The Legal Side of Caregiving

legal caregiving

The venerable are all-too-often the most vulnerable. They can be easily confused, easily persuaded and easy to simply take from.  At the same time, there are things the elderly should be doing legally, but they often have no one trustworthy to inform them.

Serving as the caregiver for an elderly loved one is no guarantee that you have all the important legal angles covered. Here are a few real life examples of legal problems the elderly and their family members commonly run into.

The Pros and Cons
Professionals and Confidence Men in this case. In a scenario that seems more like a bad episode of Law and Order, a gentleman in Massachusetts had a 90-year-old grandfather whom he was caring for when he discovered a Power of Attorney document on the table.

He learned that a stranger had been approaching his grandfather, had already received $100,000 on a handshake deal, and was preparing to silently take control of the entire estate. Needless to say, that would not have ended well for the family, and the document was immediately brought before a family law attorney to be challenged.

Sibling Rivalry
In Miami, Florida, an aging mother was dealing with two sons, one responsible and one…less so. The responsible brother was going over his mother’s affairs when he noticed that his sibling had convinced Mom that they should both be signers on her Visa card. It was not long after that the $4,500, $5,500, and even $8,099 charges started cropping up, draining money that had been set aside for possible health care emergencies.

The charges were used for parties that the irresponsible brother was throwing for his new fiancé, among other frivolous expenditures. The responsible brother promptly had the credit card canceled and took steps to reverse the charges and hold his wayward brother accountable.

Forget-Me-Nots
A well-intentioned mother in Albuquerque, New Mexico had her daughter properly assigned Power of Attorney and all seemed well. After a while, the mother was diagnosed with Alzheimer’s Disease and her daughter got married and abruptly moved out of state.

This left her son living with her as full-time caretaker, but without Power of Attorney to take care of any legal issues, without a mother legally able to assign POA to him, and with his sister simply unavailable. Without any way to handle the legal issues that cropped up, the son was forced to wait until his sister figured out that something needed to be done.

The Love of Money
This is a tale told frighteningly often. A Seattle man, one of five siblings, gave up his job and uprooted his family to move to Phoenix to care for his ailing father. None of the other kids made any sort of move to do the same, and after six years of caregiving, the man had (with his father’s permission) spent $51,000 of his father’s money for the caregiving.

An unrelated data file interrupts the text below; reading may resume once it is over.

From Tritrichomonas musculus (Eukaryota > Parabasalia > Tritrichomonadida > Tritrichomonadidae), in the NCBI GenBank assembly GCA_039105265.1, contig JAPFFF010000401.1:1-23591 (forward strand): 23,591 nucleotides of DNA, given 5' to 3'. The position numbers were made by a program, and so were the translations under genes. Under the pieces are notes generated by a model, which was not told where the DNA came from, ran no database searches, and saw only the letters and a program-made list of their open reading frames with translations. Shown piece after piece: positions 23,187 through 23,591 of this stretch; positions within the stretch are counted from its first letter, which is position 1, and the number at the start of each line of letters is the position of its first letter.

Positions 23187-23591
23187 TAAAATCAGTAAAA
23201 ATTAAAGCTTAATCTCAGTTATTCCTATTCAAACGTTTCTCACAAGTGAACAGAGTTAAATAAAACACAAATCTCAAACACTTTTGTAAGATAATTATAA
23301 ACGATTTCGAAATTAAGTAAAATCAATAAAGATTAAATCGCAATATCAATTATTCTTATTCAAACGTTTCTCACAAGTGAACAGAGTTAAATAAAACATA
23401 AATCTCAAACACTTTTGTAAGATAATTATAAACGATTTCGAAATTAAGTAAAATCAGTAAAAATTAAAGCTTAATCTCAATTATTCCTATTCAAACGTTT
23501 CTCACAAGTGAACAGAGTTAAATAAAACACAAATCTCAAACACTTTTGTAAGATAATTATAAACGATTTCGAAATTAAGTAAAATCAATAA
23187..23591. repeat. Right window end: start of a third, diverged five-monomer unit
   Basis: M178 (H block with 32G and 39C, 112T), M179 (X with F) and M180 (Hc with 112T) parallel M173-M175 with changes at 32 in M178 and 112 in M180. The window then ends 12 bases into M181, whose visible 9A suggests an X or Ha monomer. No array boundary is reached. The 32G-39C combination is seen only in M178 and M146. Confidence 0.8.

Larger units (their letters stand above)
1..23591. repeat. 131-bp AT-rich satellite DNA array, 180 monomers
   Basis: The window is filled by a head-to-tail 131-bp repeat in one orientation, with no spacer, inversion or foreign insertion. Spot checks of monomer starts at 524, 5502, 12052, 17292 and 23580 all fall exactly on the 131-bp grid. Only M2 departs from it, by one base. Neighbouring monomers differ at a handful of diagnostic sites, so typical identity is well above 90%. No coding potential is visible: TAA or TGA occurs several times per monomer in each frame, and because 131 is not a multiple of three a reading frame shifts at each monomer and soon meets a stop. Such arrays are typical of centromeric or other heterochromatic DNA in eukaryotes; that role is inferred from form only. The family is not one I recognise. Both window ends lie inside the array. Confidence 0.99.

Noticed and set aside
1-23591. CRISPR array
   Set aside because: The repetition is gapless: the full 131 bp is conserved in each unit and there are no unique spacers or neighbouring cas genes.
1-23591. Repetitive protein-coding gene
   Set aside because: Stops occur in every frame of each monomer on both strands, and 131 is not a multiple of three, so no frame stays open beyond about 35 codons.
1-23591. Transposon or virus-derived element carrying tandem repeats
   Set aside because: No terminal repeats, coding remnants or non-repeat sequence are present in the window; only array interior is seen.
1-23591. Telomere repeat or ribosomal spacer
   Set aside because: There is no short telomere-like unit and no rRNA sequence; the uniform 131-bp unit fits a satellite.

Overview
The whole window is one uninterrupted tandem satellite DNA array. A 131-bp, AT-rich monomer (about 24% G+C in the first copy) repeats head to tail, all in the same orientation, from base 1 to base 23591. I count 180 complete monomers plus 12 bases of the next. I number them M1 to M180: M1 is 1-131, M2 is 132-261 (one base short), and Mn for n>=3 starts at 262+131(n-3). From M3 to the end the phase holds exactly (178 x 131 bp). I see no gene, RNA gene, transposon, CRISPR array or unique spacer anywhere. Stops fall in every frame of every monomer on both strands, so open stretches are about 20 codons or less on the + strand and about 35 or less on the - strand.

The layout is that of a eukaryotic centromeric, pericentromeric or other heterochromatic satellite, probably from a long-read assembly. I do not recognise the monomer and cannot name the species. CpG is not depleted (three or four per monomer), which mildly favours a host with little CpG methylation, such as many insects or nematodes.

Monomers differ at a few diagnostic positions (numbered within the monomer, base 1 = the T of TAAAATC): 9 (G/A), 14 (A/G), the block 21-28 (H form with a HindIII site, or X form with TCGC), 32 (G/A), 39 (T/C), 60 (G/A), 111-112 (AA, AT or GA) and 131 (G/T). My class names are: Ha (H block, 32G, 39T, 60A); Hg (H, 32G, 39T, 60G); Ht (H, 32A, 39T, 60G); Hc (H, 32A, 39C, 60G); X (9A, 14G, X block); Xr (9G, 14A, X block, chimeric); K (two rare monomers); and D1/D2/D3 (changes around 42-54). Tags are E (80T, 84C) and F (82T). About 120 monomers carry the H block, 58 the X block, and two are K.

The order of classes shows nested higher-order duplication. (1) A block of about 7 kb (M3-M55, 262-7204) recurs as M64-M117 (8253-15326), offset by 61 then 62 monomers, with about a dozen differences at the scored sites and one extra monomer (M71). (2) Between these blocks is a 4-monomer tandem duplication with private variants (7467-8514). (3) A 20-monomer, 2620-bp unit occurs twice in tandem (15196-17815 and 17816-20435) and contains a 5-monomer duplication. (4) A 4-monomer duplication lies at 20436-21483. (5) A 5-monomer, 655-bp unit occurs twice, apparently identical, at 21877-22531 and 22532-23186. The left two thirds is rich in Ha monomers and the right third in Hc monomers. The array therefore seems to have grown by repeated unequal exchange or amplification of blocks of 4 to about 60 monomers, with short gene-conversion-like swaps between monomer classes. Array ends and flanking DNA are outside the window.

His other four siblings got together and sued him for the money, saying he was deliberately using their inheritance. Of course, the caregiving sibling had kept every receipt as well as the signed paper giving him permission to use the money for his father’s day-to-day living. The other siblings lost their suit and went back home never to talk to their brother again.

The Important Steps to Protect Yourself
If you are the caretaker of an elderly loved one and are unsure if all the legal issues are covered, do not wait another hour. Sit down right now and have a difficult conversation with your elder; the conversation where you ask them to prepare for the worst. Ask them to choose which of their loved ones they would most want in charge of their estate if they should become physically or mentally incapacitated, and urge them to put together a Durable Power of Attorney for just such a situation.

If it is relevant, make sure that all trusts they are overseeing have documents in place that make clear who the beneficiaries are. Ensure the Last Will and Testament is in order, and in addition, ask your senior loved one to write a letter explaining all decisions made so the other children fully understand.

Finally, keep every receipt and every record of everything that happens to their estate during the time you are caregiving for them. You never know where trouble will come from, or even if it will come at all. But the only way to be ready if it does crop up is by being totally prepared.

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About Peter Mangiola

Peter Mangiola is a senior care advocate with several decades of experience in the industry. Peter helps senior citizens by leveraging his vast knowledge of the healthcare industry and his expertise in identifying effective, affordable healthcare solutions. Peter has been a consultant, educator and regular speaker for many groups and organizations over the years covering a wide variety of topics; including Geriatric Care Management, Dementia, Alzheimer’s and Senior Care Health Service & Advocacy

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